Miriam Frank reveals how a suitcase of photos led to her second memoir
08 June, 2017 — By Gerald Isaaman
Kate Frank with a young Miriam
REFUGEES rarely hang on to anything personal as they escape the danger of death. But Kate Frank, a free-thinking German communist, did so long ago when she fled from the fascist civil war in Spain across the border to France.
With her – and her two-year-old daughter, Miriam – she clutched a single suitcase containing precious photo albums depicting her early life studying as a paediatric nurse in Stuttgart, life in Helgoland and seeking freedom from oppression in Catalonia.
And, more importantly, a record of delightful, Bohemian days in the idyllic Mallorcan village of Deia, where she had a fling with anarchist film-maker Louis Frank, an American counter-intelligence spy.
Now at 81, Miriam, born in Barcelona in those 1930s troubled times, has delved into those albums to help recreate, just like a frantic jigsaw, her mother’s saga. This unbelievably poignant memoir – her second – is now in print thanks to Islington publisher Martin Ryna.
Miriam reveals she was dubbed the wandering Jew when her first memoir was published in Israel. Indeed, a description easy to appreciate why her second memoir is appropriately entitled Unfinished Portrait: Journey’s Around My Mother.
With the rise of Hitler and the invasion of France, Kate and Miriam eluded capture by the Vichy police – and possible internment in Auschwitz or some other Nazi death camp – to make it initially across the sea to Casablanca.
There they embarked on the Portuguese ship Serpa Pinto packed with refugees sailing to Mexico, Miriam completing her primary education in Spanish while living in a fascinating community of refugee radicals and artists, among them Leon Trotsky, Leonora Carrington, Frida Kahlo and Wolfgang Paalen.
Next stop was joining relatives in New Zealand where Miriam went to university and graduated in medicine – in English. From there she headed for the Hadassah University Hospital, in Jerusalem, before returning to Europe and arriving in England via a visit to Deia where she was conceived.
Such is its beautiful, seashore landscape that Miriam also conceived the idea that she wanted to paint, to be an artist.
It was yet another talent to add to her already growing skills as a linguist and translater, subsequently becoming a lecturer and consultant in anaesthesia at the Royal London Hospital, in Whitechapel, and working at Great Ormond Street Hospital for Sick Children.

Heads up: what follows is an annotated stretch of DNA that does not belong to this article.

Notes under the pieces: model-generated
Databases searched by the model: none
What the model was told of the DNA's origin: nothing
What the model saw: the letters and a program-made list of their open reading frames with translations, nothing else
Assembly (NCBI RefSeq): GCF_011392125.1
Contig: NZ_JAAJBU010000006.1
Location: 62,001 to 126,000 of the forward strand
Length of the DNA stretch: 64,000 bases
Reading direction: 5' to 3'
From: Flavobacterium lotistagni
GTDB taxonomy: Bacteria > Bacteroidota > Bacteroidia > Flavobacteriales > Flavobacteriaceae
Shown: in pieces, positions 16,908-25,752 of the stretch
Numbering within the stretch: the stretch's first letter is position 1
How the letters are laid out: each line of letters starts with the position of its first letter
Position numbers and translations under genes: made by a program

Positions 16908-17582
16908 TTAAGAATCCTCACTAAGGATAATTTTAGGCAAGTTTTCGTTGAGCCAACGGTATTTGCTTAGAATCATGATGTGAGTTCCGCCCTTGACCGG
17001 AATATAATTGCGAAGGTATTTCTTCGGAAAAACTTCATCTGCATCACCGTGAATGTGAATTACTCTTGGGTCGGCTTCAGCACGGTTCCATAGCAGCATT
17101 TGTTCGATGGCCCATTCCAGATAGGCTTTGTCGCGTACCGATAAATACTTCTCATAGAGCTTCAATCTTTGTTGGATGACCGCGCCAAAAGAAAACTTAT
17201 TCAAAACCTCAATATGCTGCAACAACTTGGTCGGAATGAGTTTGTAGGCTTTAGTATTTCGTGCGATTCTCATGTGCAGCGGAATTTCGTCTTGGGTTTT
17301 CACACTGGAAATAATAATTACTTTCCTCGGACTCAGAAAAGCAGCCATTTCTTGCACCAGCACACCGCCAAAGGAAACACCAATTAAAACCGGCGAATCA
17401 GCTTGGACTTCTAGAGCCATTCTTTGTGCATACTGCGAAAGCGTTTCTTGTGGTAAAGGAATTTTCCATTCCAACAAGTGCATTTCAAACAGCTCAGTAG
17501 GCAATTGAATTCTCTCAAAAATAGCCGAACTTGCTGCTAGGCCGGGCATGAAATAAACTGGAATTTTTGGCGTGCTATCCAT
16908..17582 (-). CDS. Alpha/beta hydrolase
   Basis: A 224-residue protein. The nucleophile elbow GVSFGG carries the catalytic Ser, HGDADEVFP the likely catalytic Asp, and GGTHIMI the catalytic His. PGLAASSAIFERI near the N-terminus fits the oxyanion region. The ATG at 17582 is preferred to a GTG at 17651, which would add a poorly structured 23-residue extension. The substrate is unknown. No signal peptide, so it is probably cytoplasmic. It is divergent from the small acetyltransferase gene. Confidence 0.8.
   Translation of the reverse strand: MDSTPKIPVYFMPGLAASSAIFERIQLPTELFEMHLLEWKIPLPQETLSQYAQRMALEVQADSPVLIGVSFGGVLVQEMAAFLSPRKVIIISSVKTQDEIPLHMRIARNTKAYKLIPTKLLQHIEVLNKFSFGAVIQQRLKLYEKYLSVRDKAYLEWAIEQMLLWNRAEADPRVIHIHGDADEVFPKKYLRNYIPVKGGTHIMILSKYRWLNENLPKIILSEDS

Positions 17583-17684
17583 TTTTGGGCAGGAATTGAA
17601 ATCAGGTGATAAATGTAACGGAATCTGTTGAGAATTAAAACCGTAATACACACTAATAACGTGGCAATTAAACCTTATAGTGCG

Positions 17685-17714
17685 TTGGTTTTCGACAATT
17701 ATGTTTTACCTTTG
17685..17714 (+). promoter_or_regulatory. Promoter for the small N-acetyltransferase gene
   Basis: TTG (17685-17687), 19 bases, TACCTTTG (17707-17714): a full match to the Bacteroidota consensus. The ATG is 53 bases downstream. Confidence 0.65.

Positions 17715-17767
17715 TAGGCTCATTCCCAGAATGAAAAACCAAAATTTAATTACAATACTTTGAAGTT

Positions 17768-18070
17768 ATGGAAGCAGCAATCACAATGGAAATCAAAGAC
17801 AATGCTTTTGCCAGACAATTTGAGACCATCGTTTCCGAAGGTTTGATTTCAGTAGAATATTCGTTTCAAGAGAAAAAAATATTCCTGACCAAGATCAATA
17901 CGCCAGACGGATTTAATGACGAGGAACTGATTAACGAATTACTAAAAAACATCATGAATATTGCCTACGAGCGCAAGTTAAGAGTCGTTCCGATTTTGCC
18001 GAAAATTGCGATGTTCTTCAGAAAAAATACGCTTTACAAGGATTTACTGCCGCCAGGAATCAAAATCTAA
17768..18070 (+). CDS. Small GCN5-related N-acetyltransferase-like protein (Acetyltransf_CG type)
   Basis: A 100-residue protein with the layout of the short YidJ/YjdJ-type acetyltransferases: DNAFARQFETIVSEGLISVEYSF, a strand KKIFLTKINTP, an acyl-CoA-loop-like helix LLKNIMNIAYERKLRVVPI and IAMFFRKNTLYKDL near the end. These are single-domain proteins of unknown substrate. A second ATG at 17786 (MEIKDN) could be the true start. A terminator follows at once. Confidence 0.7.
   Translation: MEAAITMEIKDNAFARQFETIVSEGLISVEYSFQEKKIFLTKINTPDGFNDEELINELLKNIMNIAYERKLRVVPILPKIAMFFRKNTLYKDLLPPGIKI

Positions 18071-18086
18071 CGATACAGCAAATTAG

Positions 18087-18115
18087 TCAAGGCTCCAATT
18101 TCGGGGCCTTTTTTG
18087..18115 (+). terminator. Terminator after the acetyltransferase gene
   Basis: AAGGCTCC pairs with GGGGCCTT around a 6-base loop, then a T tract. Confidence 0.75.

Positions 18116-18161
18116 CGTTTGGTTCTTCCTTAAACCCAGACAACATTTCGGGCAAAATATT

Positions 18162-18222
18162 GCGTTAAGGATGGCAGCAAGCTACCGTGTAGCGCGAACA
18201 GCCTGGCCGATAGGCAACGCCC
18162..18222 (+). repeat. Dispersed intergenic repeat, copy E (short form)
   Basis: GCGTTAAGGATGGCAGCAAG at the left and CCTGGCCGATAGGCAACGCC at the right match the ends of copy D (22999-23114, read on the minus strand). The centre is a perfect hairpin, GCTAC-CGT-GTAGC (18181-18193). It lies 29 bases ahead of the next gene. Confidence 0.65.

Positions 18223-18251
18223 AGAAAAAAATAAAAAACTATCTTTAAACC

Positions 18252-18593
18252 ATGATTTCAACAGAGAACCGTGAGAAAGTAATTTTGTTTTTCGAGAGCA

Without a mother tongue of her own, though she picked up some German from her mother, she has learnt to speak fluent Spanish, French, English, Hebrew, and is now even learning Greek.
“Languages really form your brain and contribute to your intelligence,” said Miriam. “I not only kept switching languages according to the countries we were in but also adapting to new countries, new cultures, new ways of life. And that makes you very adaptable in the end.
“You may lose a great deal changing countries but it is also a hugely enriching experience. And it adds to your wisdom if you collect it all up and make good use of it.”
So it was a doctor friend from New Zealand, now in London, introduced her to the artist Rudolf Kortokraks, the disciple and designated successor to Oskar Kokoschka’s School of Vision in Salzburg.
“He wanted to paint me instead,” Miriam recalled. “That’s when we got together. He came from Germany where his parents were very much in the resistance against Hitler, and I felt he understood my background, my viewpoints. And I felt comfortable with him.”
Romance followed, they married and lived first in Muswell Hill before moving to Duncan Terrace, Islington, in 1980, with their two daughters. By then, her mother Kate had caught up and come to London, where she died in April, 1984.
Serendipity intervened in the following years as a busy consultant and Miriam discovered that her mother had left her treasured photo albums with her own daughter Rebecca, and eventually began to delve into them, reconstructing her life during the great upheaval between two world wars.
“The photos were all frozen moments of her early happy existence before it began to fall apart,” Miriam explains. “It was only in her 20s that her world turned upside down while, with me, I was born into it and never knew anything different.
“Rather than write a chronological sequel to my first book, I decided to research the past and then return to it,” explains Miriam, whose husband died two years ago after they had separated.
“I wanted to go back and investigate it because, after all, it led to my birth. And it turned out to be a very emotional and traumatic journey putting the jigsaw together.”
The research too revived her love and closeness to her mother at moments when they were reliant on each other to being tracked down in war-torn France, something acknowledged by a Bulgarian writer who read her first memoir. “Thank you for writing this book and making the world a less lonely place,” she said.
“That put into a sentence what I have been setting out to do,” Miriam pointed out. “She was someone who was displaced. And I thought it very important to write about this upheaval from the point of view of giving back to the world something from what I received.
“We lost a lot as refugees and went through so much pain and suffering having to start anew in every new country. But in the end I learnt a great deal too. It’s extraordinary now when I read there are 65 million people displaced in the world today.
“We are all like a snail with a shell on our backs. You just need to take your home everywhere you go, re-start and make a new one and not forgetting your past, carrying it all inside you – and all your memories – forever.”
• Unfinished Portrait: Journeys Around My Mother. By Miriam Frank, Gibson Square, £14.99